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How to Properly Utilize Social Media Cover and Event Photos

in Blog, Design, Social Media
social media cover photo, web design, graphic design

Social media has become an essential part of everyday life for the majority of people in this country. And many businesses are taking full advantage of the easy method for instantly reaching large audiences. However, utilizing photos, especially cover photos, can become a huge challenge. As a business, it is tempting to use cover photos on social media as a graphic advertisement. This can be effective and beautiful. But more often than not it ends up looking much less than perfect for a few different reasons.

Cropping

It’s unclear why social media sites crop their cover photos in so many different ratios. Perhaps they’re trying to discourage the use of advertisements as cover photos. Or maybe their goal is simply to provide the most ideal photo size for the device it is on. For example, a Facebook cover photo is roughly three times wider than it is tall on a desktop computer. On a phone, that same photo is only twice as wide as it is tall. This means roughly 33% of that cover photo won’t be seen on a phone unless the photo is clicked and opened.

While 33% may not seem like a huge deal, it can really change how your advertisement is perceived. The solution to this is to use only a small amount of text, centered properly to be visible when cropped down. But this also severely limits design options and content length.

Image Compression

With an estimated 95 million photos being uploaded to various social media platforms every day, it’s no wonder that these photos are compressed to create a much smaller file size. Without it our internet browsing speeds would be incredibly slow, but this does come with some downsides. The image compression on sites such as Facebook is just enough to cause some subtle blurring to the image. A normal photo will look just fine since everyone is used to image compression. But images with text don’t hold up as well after compression due to lack of sharpness in the lettering. In fact, text under about 10 points can blur to the point of being totally illegible. The easy solution for this issue is to use larger text whenever possible.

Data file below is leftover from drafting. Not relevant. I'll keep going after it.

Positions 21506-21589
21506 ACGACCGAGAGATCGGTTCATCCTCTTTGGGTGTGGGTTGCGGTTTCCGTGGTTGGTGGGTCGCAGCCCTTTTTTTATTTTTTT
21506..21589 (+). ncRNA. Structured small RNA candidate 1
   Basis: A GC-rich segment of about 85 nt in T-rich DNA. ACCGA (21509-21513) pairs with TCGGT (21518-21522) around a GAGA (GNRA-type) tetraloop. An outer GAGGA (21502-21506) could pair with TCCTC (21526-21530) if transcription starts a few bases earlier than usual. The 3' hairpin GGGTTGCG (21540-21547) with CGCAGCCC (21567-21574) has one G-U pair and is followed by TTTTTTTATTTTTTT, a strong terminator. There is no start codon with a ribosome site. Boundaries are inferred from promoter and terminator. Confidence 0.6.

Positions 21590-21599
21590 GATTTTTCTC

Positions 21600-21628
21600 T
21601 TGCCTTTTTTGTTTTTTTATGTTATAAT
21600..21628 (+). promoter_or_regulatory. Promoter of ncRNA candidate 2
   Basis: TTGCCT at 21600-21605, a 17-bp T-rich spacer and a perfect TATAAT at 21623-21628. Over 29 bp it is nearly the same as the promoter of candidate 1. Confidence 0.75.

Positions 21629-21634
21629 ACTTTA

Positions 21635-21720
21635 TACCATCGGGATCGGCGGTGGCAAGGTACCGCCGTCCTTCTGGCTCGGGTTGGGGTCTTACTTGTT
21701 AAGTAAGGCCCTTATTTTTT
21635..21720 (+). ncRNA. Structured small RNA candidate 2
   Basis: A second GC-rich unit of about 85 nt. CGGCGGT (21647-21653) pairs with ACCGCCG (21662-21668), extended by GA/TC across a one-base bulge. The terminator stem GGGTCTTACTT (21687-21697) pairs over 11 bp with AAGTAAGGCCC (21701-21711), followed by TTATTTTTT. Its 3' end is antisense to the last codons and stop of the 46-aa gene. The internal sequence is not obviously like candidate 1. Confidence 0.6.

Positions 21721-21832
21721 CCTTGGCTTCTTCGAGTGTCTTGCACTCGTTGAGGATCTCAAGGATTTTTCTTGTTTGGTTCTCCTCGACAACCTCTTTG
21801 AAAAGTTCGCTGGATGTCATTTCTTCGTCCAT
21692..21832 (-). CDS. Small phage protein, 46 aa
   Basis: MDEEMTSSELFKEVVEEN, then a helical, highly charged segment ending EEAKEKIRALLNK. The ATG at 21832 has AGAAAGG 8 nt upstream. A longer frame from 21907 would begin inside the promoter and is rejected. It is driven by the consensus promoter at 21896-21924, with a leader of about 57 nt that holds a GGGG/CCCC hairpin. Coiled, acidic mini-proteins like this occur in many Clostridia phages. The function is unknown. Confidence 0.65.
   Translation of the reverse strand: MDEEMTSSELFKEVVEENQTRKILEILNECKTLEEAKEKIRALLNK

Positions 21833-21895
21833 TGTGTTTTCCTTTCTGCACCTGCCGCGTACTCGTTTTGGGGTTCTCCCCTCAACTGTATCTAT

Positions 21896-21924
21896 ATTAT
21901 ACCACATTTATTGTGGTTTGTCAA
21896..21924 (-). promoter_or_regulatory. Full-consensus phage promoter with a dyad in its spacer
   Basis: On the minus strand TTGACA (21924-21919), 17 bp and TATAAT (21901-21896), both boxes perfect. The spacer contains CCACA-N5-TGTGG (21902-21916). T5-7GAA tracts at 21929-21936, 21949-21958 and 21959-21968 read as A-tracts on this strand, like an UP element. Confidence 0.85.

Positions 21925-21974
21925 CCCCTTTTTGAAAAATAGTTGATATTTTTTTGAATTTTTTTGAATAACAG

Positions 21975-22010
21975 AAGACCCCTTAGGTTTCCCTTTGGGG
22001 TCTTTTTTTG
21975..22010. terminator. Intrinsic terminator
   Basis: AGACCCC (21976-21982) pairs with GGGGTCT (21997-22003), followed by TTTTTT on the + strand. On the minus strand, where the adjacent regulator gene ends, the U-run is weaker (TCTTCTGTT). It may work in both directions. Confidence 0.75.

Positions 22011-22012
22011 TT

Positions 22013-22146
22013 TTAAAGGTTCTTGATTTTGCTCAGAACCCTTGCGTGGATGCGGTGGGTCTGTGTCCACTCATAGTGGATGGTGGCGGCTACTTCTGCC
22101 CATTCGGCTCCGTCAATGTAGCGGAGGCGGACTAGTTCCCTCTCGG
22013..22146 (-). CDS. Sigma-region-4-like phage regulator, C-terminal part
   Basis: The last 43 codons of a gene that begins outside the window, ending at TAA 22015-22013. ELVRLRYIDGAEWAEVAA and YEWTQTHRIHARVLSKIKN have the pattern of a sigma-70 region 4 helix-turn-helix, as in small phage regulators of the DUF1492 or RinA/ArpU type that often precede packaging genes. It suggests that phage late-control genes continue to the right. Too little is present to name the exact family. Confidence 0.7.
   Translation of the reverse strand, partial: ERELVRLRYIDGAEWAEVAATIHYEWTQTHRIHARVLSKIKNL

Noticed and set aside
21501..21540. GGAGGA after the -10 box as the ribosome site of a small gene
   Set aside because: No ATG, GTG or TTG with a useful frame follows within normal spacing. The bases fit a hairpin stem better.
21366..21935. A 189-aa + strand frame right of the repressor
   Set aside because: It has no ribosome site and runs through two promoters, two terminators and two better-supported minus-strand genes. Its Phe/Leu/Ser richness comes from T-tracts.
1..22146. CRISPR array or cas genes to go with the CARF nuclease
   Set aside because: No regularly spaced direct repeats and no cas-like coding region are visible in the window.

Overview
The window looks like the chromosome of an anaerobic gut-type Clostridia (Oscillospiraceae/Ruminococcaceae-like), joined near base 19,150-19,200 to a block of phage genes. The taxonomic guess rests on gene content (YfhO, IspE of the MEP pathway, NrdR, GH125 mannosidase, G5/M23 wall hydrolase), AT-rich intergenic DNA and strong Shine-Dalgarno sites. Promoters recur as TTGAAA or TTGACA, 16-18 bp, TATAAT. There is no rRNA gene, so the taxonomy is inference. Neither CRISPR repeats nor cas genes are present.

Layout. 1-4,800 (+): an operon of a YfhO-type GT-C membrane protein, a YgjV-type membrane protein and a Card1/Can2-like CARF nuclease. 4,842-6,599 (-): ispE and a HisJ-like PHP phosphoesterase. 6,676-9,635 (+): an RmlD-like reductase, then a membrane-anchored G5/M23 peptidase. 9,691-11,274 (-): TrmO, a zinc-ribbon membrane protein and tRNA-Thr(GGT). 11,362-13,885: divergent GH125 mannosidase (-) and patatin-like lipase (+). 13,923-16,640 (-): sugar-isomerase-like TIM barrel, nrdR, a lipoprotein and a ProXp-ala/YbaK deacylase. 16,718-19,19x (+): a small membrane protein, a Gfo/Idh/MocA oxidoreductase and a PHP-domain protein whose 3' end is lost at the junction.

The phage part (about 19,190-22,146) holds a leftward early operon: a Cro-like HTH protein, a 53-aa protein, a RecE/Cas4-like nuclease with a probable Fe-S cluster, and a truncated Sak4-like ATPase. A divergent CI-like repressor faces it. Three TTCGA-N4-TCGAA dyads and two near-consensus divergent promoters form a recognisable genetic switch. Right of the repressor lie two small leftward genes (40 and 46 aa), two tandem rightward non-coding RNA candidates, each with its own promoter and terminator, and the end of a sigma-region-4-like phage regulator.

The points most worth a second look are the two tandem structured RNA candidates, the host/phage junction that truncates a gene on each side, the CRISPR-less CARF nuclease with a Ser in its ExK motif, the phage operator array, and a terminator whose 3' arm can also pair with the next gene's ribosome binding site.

Designing for the Consumer

I often state in my posts that people do not like to feel like they are trying to be sold something. Often, advertisements with no text at all receive a greater number of clicks than the ones that have text on them. The ads that have the most text will often receive the least attention out of all of them. This is due to the fast paced life and short attention spans that people have these days. People don’t want to take time out of their day to be sold on something they don’t want. But we also live in a materialistic world where we desire the supposed lifestyle that we believe these possessions will bring.

The best way to communicate that desired lifestyle is through using advertisements that feature just enough text to spark the consumers’ interest. This causes them to seek out more information on their own, and provides a more enjoyable experience at the same time. This practice of reducing copy as much as possible is very useful outside of cover photos as well. In fact, Facebook advertisements have a rule that if over 20% of the image has text on it, Facebook’s algorithm will block it from reaching as many people as it could.

It’s a daunting task designing an advertisement to double as a cover photo for social media. Allowing for the different crops and compression that the image goes through will severely limit the design options. However, you’ll be more successful using a short message with large, centered text. If that seems like too much work, you could always just use a simple, engaging photo that looks professional.

Meet the Author

Pat has always been enthusiastic about portraying information visually, and aims to do so in unique and clever ways.

In his free time Pat enjoys playing and listening to music. He loves playing guitar and drums, but still hasn’t mastered playing both at once.

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